Introvigne determines that Kwon’s book on American painter and Christian Scientist Joseph Cornell is both “a superb achievement and a missed opportunity” (188). Since Kwon acknowledged that Christian Science was “an epistemological structure that shaped [Cornell’s] worldview rather than a set of principles he sought to illustrate” (quoting Kwon, 221), religion scholars would have hoped for more details.View Annotation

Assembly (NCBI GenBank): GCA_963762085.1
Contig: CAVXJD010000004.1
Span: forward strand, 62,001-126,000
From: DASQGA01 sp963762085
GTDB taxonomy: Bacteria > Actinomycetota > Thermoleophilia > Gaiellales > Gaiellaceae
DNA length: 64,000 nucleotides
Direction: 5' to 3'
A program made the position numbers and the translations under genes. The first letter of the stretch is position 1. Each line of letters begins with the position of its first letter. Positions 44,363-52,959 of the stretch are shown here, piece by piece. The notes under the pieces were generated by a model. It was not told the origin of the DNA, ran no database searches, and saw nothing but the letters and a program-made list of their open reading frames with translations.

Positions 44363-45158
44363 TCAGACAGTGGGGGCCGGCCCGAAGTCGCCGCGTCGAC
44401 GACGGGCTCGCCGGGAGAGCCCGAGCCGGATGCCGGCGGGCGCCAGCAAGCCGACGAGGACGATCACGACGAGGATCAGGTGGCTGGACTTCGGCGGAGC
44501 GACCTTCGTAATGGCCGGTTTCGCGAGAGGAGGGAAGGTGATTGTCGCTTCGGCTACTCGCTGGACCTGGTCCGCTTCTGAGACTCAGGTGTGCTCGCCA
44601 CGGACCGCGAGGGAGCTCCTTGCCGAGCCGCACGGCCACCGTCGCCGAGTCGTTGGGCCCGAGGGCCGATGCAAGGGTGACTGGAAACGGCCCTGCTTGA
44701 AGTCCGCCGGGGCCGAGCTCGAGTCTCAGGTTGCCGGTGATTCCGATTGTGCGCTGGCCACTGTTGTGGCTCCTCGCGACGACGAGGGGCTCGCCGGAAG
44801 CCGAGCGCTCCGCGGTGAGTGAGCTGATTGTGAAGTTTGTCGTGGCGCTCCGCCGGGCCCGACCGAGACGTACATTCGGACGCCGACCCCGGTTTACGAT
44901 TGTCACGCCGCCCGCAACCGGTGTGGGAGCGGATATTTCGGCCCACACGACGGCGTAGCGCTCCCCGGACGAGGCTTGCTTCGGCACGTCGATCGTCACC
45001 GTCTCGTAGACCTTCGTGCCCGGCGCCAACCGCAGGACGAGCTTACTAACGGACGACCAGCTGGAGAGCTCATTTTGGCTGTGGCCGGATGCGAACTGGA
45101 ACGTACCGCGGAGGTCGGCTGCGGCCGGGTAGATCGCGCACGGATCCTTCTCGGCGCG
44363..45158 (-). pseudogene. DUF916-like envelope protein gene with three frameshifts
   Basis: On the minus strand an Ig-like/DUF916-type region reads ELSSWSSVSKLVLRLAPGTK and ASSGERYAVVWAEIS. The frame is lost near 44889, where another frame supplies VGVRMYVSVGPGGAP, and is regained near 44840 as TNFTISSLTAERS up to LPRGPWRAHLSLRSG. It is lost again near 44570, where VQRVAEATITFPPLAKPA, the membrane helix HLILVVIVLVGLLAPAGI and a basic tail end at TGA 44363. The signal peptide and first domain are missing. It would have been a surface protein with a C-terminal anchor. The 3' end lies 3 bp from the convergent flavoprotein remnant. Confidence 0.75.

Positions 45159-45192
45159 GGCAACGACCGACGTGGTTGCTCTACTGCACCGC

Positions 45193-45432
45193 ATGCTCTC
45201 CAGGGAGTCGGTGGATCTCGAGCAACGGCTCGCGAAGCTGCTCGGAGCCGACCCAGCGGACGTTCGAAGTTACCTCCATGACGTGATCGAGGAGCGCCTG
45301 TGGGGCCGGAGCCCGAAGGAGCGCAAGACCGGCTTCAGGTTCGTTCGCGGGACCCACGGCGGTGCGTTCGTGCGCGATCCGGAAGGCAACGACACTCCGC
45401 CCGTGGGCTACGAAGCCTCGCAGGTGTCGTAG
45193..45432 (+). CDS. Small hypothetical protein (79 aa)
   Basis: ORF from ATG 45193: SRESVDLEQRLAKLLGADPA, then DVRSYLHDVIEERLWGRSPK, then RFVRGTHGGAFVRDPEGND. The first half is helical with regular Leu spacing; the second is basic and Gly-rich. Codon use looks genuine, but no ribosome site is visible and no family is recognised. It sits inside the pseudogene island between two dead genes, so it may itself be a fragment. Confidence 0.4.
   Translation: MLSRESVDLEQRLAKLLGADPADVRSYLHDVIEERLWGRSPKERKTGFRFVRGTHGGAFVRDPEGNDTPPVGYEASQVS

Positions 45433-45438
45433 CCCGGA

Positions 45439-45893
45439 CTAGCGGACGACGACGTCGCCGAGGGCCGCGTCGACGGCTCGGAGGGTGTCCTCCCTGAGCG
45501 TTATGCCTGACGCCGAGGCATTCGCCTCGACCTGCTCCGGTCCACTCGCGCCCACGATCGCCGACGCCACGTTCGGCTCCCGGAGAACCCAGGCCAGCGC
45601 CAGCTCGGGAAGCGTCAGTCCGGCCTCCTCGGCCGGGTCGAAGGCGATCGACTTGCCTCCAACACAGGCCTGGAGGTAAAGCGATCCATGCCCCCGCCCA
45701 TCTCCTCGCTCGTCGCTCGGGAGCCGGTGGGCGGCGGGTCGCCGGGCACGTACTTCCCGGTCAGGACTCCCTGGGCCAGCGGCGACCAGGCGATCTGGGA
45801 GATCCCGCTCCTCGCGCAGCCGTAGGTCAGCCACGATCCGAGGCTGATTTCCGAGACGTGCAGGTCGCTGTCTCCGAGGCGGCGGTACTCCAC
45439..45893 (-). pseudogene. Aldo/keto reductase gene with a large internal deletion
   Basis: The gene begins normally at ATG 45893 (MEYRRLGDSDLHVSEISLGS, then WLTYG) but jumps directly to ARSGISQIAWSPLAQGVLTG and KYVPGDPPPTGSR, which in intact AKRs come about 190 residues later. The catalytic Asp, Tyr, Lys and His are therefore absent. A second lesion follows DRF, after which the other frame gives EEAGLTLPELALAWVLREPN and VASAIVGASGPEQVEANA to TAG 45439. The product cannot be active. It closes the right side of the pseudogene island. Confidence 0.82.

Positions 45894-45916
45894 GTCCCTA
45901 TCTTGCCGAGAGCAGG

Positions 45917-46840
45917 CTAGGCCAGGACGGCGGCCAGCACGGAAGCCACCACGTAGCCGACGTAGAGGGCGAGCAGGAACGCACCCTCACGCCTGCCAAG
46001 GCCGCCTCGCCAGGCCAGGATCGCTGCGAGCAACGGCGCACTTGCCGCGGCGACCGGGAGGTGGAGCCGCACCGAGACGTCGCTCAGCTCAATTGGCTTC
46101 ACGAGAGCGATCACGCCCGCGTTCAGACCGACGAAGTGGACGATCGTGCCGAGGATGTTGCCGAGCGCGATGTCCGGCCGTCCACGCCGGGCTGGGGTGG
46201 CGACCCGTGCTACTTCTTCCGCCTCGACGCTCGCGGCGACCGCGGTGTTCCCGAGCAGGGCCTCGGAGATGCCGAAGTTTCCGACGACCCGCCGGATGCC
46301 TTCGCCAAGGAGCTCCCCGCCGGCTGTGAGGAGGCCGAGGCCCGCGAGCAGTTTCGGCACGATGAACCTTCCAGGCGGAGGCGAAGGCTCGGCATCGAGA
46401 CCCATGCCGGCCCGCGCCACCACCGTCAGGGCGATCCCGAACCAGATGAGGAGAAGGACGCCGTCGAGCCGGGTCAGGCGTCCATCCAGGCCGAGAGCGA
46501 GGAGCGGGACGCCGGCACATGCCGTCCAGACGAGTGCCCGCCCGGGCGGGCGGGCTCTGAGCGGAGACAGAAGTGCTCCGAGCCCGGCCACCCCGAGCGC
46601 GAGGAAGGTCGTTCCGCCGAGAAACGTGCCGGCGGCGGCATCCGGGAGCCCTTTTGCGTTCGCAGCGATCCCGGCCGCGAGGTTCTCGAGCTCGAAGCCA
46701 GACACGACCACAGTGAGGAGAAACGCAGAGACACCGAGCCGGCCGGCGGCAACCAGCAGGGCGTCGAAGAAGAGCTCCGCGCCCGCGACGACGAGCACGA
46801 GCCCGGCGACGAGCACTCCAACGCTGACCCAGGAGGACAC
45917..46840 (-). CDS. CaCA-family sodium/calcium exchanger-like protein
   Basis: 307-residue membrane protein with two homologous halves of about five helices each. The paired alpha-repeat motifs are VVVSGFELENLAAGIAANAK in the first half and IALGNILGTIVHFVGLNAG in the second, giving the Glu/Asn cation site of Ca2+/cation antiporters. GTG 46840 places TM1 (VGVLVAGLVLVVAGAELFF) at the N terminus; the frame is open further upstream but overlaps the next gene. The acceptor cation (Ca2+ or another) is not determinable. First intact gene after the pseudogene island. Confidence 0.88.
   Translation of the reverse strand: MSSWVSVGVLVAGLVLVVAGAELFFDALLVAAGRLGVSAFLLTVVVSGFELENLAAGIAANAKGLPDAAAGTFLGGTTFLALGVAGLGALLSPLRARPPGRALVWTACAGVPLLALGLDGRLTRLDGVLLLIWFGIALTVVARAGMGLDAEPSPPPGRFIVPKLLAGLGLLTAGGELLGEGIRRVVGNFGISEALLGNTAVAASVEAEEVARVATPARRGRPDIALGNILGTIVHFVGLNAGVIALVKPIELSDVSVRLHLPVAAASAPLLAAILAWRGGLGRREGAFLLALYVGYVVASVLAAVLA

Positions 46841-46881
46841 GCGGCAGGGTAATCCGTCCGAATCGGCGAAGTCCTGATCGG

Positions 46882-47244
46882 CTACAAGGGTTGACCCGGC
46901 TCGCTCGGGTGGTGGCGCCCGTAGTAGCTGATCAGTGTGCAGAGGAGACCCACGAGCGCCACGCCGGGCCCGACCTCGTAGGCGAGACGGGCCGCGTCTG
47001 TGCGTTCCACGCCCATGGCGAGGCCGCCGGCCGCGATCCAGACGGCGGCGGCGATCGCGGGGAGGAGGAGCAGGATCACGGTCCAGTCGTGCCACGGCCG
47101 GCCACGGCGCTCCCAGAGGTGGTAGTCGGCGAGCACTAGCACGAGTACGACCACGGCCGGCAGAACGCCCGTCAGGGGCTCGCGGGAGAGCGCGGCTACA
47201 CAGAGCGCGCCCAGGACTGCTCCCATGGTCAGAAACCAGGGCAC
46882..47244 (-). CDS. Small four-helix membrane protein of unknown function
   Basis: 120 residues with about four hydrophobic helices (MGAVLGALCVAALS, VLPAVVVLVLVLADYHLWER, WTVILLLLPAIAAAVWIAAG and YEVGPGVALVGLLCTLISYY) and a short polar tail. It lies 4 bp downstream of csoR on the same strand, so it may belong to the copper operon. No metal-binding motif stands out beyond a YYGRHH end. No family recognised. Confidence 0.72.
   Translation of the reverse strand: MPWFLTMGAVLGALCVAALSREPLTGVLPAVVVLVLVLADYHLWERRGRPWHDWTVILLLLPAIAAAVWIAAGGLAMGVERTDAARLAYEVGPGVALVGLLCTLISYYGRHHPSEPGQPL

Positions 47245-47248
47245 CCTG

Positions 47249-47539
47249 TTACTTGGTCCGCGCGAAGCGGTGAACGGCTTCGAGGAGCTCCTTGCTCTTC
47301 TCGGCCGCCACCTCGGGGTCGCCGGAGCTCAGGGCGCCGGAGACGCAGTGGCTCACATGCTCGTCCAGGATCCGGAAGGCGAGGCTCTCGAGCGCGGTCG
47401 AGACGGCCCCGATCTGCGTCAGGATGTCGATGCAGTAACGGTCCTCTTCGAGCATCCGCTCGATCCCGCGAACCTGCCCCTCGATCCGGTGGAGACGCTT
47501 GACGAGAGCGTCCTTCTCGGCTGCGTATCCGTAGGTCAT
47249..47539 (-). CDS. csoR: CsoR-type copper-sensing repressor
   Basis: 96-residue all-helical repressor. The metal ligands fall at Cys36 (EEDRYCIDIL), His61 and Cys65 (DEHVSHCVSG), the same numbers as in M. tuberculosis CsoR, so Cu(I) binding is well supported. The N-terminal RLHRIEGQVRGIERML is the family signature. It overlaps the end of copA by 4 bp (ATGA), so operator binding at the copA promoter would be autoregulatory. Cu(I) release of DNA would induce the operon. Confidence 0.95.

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Introvigne reviews 19th- and 20th-century artists to understand how their Christian Science beliefs and convictions influenced and inspired their art. James Franklin Gilman, Violet Oakley, Evelyn Dunbar, Winifred Nicholson, the ‘Group of Seven,’ and James Cornell are featured artists in this review. Cornell, considered by Introvigne as the most important, was famous for his collages and ‘boxes.’View Annotation